The Death of the Unique Selling Proposition
Mark Hale ‐ December 1, 2014
I’m going to make a bold statement. When it comes to advertising your small business I think you are frustrated, feel that you have been BS’d, taken advantage of and feel that you have wasted your hard earned money on postcard mailers, direct mail letters, television ads, and radio ads that did not work! Does that about sum it up?
Part if the reason you have had that experience is that when it comes to advertising and marketing everyone has an opinion, which is usually based on false information that is outdated and in incorrect.
One of these outdated points is the concept of a Unique Selling Proposition. I’m sure you have read books or attended marketing seminars where the speaker stands up on a stage and with the pitch and presence of a Baptist preacher on Easter Sunday he tells you that if you are going to successfully market your business today that you have to have a “Unique Selling Proposition.” Horse hocky! This advice was outdated and unworkable 20 years ago, especially in today’s fast paced Internet age.
What is an USP? “The unique selling proposition (USP) or unique selling point is a marketing concept first proposed as a theory to explain a pattern in successful advertising campaigns of the early 1940s. The USP states that such campaigns made unique propositions to the customer that convinced them to switch brands.” Theodore Levitt, a professor at Harvard Business School, said that, “differentiation is one of the most important strategic and tactical activities in which companies must constantly engage.”
The term USP goes back to a time when selling and marketing revolved around the “sales pitch.” Today, having and using a sales pitch does not work and with it, the concept of having and promoting a USP (pitch) does not work.
Why? People are over advertised to, they are “pitched” from the time they wake up until the time they go to bed. They block out 99% of the pitches they hear because they are not interested in being pitched. What your customers and prospects want is honest information and enlightenment about solutions to problems they have. A wise marketer presents these solutions as the benefit of doing business with his company.
We are now in the era of the Unique Selling Benefit or USB. If you want your advertising and marketing to be effective it has to be focused on selling the solutions to the problems your customers have. You should enlighten and present solutions to the buyer by showing the benefits of your product or service. Actually this is not a new concept, the majority of the effective USP’s of years past were built around solutions to problems.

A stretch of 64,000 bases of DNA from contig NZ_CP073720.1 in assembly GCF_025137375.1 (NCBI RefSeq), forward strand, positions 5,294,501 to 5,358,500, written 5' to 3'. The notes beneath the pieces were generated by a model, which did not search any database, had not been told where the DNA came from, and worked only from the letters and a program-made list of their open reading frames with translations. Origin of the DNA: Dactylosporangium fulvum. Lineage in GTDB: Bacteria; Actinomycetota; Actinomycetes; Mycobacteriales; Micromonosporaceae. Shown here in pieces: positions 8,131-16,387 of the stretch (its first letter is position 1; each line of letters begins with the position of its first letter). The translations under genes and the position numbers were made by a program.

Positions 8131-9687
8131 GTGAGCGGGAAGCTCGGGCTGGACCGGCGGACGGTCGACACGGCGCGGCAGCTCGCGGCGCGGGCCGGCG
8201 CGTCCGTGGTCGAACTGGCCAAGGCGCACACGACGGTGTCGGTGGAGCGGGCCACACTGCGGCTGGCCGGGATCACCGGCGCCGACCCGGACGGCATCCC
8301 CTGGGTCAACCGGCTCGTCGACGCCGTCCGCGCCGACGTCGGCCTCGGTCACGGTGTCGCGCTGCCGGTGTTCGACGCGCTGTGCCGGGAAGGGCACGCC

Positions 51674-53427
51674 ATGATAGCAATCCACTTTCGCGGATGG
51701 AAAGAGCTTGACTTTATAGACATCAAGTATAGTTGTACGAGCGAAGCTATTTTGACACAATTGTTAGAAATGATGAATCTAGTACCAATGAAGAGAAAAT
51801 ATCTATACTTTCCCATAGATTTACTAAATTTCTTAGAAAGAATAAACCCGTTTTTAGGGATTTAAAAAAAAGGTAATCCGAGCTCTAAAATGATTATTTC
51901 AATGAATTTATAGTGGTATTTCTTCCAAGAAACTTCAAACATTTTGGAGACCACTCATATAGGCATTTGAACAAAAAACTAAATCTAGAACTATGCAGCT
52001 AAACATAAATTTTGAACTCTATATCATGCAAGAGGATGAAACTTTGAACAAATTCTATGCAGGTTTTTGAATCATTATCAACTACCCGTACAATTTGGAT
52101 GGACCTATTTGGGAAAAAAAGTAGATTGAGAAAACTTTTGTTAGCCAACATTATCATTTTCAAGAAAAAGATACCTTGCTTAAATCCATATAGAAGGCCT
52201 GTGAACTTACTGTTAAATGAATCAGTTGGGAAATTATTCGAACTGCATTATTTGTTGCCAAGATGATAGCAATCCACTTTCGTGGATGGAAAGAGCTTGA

Nowhere is having a USB more important that in direct mail marketing. We create a lot of direct mail campaigns for many different types of businesses. The direct mail campaigns that are most effective are built around presenting solutions to problems. Campaigns that use the outdated concept of Unique Selling Proposition almost always fail.
How do you come up with a USB for your business?
First look at what problem your customer is trying to solve with your product or service? Problems can be broken down in three major categories:
- Freedom from
- Avoidance of (usually pain)
- Gaining of (more pleasure)
A USB is phrase that simply and clearly explains how your business provides the solution to the problem of freedom from, avoidance of pain or the gaining of more pleasure.
McDonald’s, back in the late 80s, ran an ad campaign with the USB that said “You deserve a break today” The tag line hit at the heart of what McDonald’s was offering, which was and is the freedom from having to cook and the pleasure of dinning with family and friends.
Four steps to developing a USB for your business:
- Identify what problems your customers are trying to solve.
Make a list of problems your customers want to solve. Talk to your customers and ask them what they most like about doing business with your company. Along about the 30th customer you talk to you will start to see a common thread of a solution of a common problem.
For example, we have a client who owns a dental practice who did a brilliant job of building his business around a USB. The name of the business is the “Walk In Dental Clinic.” The USB they use is “We are open when you need us. No appointment necessary just walk in.” Other dental offices close at 6:00pm, while this dentist stays open until 9:00pm and is open on weekends. The problem he is solving is the inconvenience of going to the dentist. So Dental Walk In Clinic is there for your convenience.
- Choose a problem your company solves and brain storm a USB – benefit.
From your list of problems your company solves, identify which is most important to the customer. You may have to do a follow-up survey to find out exactly. Then write a statement that promotes the solution as your unique benefit.
- Write your USB
The key to writing a good USB is to clearly state the solution to the problem the customer wants to solve. It usually is a good idea to conduct a survey with some of your customers and prospects in order to get feedback about your USB. You want to make sure it communicates to them and that what it communicates is important to them.
- Make your USB known – PROMOTE!
Now that you have an USB for your business, it is time to let people know about it. Make sure the marketing material you use is built around your USB. Every piece builds on the solution to the problem you solve, it educates, it enlightens AND it sells your USB.
Our marketing representatives can help your create marketing support materials the help present and position your USB. The important thing is that all your materials have a uniform look, everything from your letterhead, business cards, brochures, booklets and pocket folders to direct mail, postcards to magazine and internet ads.
©2005-2014 Mark Hale, All Rights Reserved
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